By Haider Nizamani
The killing of Sindhi political activists in Karachi on May 22 by masked gunmen laid bare the fault lines that may define the future political landscape of Sindh. That the violence against peaceful demonstrators was not followed by attacks on Urdu speakers in various towns of Sindh shows the perpetrators of violence are still on the fringes.
Politicians issued customary condemnations and formed committees. Some spoke of creating a new province in Sindh, while others vowed never to let that happen. It needs a deeper understanding of the issue by Sindh’s politicians and intelligentsia to tone down the rhetoric that emphasizes differences between Sindhi and Urdu speakers.
Sindh can easily do without antics such as Interior Minister Rehman Malik’s statement that Nawaz Sharif is responsible for the killings carried out by trained snipers in Karachi. The allegation is a dangerous mix of political expediency, incompetence and insensitivity that neither helps us understand the dynamics of politics in Sindh nor instils confidence about the government’s ability to apprehend the real culprits behind the killings.
What happened in Karachi on May 22 indicates enduring features of the city’s politics, but this time it can have repercussions well beyond the metropolis. It was yet another proof of an increasing trend of instantaneously resorting to violence to make a political point.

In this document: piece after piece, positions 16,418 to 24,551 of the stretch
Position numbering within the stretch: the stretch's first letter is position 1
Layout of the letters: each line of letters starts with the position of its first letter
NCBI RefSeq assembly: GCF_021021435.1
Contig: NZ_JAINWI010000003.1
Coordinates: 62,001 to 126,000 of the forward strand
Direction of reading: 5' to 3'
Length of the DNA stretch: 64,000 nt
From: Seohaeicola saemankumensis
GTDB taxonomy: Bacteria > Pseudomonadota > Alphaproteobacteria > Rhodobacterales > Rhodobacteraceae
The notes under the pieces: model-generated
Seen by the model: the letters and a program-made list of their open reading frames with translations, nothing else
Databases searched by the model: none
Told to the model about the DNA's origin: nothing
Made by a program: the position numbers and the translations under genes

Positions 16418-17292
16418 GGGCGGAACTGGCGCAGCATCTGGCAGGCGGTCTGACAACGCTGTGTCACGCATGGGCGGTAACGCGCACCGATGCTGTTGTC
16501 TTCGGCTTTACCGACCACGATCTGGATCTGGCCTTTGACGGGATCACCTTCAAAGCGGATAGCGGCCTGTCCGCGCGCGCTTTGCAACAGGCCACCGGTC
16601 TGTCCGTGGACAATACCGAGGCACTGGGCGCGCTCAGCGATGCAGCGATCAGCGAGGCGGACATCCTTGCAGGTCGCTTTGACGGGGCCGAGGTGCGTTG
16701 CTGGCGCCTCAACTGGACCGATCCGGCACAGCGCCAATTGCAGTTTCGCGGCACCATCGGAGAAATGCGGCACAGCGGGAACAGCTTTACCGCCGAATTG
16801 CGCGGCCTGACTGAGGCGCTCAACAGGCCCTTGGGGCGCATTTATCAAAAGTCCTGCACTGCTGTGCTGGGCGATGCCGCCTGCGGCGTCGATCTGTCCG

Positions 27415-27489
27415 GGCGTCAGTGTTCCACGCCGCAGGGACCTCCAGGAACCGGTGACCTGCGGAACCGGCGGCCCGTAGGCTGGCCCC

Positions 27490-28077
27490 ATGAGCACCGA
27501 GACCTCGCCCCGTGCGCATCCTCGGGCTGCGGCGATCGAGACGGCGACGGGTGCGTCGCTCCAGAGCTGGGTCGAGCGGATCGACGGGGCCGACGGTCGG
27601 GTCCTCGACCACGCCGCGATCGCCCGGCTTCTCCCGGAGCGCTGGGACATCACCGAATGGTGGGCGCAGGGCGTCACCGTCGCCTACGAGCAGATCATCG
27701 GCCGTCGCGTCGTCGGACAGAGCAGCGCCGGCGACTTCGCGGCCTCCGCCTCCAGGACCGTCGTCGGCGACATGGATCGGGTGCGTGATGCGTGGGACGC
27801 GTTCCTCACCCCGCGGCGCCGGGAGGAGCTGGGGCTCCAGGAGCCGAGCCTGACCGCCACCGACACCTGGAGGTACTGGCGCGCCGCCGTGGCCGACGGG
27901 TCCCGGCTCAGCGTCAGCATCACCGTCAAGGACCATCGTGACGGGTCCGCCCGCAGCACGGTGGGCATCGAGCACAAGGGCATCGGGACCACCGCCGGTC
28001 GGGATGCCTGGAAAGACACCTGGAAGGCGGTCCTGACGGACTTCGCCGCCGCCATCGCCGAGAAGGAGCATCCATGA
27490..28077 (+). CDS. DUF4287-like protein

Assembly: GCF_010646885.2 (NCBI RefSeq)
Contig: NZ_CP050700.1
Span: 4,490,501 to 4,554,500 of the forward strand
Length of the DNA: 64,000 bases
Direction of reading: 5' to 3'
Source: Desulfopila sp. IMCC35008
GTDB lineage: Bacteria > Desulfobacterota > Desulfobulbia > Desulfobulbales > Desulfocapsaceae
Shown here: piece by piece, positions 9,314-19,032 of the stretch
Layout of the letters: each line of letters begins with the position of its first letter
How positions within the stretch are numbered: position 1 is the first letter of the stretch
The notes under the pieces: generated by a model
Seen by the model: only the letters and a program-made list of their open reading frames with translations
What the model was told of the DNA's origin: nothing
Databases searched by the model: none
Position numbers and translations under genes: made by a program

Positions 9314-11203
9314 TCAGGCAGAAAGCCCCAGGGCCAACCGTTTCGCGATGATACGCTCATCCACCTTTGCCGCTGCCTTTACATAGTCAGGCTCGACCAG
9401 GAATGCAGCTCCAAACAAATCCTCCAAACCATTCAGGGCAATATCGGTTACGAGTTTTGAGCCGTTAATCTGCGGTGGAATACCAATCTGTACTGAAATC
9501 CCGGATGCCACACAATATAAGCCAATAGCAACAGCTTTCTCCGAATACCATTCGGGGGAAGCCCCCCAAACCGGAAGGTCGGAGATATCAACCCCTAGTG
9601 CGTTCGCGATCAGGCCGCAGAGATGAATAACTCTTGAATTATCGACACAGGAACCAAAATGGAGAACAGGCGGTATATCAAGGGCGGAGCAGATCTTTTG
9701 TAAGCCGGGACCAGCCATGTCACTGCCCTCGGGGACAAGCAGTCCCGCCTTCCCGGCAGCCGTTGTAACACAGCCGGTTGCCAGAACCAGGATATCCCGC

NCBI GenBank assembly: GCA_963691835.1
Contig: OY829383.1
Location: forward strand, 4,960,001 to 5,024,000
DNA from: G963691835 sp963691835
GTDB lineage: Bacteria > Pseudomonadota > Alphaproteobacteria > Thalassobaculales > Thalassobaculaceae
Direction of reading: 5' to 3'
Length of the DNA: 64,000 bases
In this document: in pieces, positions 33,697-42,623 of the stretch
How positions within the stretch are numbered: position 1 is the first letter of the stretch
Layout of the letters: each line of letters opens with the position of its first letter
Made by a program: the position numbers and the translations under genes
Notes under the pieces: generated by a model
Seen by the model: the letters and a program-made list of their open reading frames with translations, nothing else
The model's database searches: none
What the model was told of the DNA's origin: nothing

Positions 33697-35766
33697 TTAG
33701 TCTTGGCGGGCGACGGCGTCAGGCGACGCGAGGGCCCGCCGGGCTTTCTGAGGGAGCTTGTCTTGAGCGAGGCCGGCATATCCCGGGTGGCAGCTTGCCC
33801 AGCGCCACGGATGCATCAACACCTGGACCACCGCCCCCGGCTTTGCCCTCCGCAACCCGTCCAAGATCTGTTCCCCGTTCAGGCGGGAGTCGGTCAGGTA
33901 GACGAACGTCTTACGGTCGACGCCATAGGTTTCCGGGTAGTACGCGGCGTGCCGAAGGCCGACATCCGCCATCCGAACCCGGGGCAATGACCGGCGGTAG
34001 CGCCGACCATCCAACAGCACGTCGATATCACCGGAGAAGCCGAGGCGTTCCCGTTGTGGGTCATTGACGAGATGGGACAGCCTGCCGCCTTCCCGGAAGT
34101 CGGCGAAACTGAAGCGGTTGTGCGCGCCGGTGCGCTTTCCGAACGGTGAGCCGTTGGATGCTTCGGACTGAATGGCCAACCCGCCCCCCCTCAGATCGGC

The rally was called Mohabat-e-Sindh (Love for Sindh) and the participants were unarmed. The stated objective of the rally was opposing the demand for dividing Sindh on linguistic lines and expressing solidarity with the people of Lyari, Karachi’s predominantly Baloch locality. Groups that do not carry weapons are an easy target in Karachi’s violence-ridden political milieu. The message is loud and clear: get armed or get out. The space for nonviolent political expression is fast shrinking. In that way, the attacks on late Benazir Bhutto’s rally in October 2007 and the violence against the supporters of Chief Justice Iftikhar Chaudhry on May 12, 2007 were not very different from the May 22 Napier Road incident.